In addition to the conventional method of whole blood collection and component separation just described, individual blood components can be collected by a process called apheresis. In this process, the donor is connected to a cell separator, a needle is inserted in the donor's arm, an anticoagulant is added to the whole blood as it is drawn from the donor, and the anticoagulated whole blood is pumped into the rotor of the cell separator where centrifugal force causes the components to separate. The component that is to be retained is directed to a collection bag and the unwanted components are returned to the donor. This process of drawing and returning continues until the quantity of the desired component has been collected, at which point the process is stopped. Apheresis systems are used widely for the collection of single-donor platelets and single-donor plasma. A central feature of these apheresis devices, however, is that, while they separate blood components at the point of collection, they require that the unwanted components must be returned to the donor. This, in turn, means that apheresis devices must incorporate a variety of safety features, such as air detectors and pressure monitors, to protect the donor from harm while the donor is connected to the cell separator. Such safety mechanisms add cost and complexity to apheresis system equipment and disposables.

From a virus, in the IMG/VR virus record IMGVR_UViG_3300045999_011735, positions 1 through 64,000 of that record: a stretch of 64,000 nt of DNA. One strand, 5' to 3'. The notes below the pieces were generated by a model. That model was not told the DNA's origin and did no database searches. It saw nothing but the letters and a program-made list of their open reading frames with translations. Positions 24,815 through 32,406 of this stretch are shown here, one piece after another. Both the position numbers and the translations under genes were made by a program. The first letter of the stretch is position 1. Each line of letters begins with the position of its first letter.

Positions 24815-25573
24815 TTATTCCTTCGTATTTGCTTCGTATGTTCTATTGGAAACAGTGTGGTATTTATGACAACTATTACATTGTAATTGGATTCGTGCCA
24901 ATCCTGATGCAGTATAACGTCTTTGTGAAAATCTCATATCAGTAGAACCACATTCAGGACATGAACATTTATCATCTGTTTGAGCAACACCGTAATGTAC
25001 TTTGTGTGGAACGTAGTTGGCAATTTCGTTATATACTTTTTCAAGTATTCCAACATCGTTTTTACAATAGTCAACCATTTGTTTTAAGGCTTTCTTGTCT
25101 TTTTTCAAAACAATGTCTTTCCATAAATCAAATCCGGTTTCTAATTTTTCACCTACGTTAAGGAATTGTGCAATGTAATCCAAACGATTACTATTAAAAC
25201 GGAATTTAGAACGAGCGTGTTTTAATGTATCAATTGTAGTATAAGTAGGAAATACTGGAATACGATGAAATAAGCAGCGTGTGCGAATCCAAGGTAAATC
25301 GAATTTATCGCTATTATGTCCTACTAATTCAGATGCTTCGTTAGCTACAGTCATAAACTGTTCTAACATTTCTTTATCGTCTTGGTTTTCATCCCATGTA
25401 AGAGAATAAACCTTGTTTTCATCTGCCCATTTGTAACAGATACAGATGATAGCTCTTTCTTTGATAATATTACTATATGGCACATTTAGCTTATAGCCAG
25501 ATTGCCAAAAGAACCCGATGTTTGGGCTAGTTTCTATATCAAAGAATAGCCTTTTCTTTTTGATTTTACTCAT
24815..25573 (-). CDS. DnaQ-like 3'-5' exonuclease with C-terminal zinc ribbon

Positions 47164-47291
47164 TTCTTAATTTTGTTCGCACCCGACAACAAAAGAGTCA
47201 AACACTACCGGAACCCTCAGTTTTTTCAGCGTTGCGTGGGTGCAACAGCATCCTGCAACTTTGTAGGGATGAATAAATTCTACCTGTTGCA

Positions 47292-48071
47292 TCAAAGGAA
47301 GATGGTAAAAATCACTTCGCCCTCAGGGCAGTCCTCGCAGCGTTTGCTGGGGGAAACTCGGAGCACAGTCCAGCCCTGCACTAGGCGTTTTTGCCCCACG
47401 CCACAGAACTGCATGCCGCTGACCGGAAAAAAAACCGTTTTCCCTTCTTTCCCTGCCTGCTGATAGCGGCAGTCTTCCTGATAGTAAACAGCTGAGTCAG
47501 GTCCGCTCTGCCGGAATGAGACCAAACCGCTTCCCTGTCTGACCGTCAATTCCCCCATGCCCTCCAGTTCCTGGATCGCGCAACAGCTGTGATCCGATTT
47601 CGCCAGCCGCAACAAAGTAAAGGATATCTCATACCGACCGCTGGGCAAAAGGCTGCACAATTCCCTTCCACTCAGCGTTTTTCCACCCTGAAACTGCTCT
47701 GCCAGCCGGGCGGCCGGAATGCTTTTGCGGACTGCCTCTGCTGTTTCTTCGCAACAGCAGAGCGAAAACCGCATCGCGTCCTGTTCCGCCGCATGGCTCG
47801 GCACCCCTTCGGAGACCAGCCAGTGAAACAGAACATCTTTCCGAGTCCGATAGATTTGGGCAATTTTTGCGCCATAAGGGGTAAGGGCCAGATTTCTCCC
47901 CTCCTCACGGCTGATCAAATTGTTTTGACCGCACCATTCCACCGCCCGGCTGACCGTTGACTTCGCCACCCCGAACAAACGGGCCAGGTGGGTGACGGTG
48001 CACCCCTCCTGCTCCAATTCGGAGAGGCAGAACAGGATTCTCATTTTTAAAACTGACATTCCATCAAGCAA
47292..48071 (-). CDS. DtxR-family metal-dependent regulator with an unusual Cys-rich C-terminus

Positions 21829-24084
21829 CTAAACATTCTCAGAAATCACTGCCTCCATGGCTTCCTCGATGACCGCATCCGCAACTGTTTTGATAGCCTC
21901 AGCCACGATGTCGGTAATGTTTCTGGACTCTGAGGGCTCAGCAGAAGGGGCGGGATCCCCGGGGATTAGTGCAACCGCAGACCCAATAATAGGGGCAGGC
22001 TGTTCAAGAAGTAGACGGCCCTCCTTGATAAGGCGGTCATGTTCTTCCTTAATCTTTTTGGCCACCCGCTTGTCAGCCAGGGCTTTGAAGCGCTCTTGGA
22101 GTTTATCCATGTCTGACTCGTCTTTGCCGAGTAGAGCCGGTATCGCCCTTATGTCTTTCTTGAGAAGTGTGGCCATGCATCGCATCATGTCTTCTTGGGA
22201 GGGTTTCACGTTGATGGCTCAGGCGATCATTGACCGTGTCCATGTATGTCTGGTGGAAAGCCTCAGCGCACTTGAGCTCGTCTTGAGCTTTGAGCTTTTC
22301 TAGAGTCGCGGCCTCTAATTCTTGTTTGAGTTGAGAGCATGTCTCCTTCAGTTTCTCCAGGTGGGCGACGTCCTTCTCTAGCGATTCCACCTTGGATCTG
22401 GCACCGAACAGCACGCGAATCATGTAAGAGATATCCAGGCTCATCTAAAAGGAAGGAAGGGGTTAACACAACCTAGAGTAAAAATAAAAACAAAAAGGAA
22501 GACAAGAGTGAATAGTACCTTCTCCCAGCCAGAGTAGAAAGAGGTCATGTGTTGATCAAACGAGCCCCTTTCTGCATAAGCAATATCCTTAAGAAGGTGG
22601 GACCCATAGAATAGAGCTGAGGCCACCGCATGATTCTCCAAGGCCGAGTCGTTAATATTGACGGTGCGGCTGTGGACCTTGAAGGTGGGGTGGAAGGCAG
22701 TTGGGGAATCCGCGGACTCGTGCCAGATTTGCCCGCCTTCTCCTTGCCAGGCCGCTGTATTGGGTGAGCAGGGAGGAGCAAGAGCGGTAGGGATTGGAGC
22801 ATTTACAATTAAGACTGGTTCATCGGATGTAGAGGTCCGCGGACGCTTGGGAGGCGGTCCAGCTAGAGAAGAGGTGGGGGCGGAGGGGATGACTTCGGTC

In contrast to apheresis systems, conventional whole blood collection systems do not return anything to the donor but, on the other hand, neither are they able to separate blood components at the site of collection. There is a need, therefore, for an improved method of whole blood collection and the preparation of components therefrom, without the complexity and expense of conventional apheresis devices, and without the labor-intensive, manual separation process described above.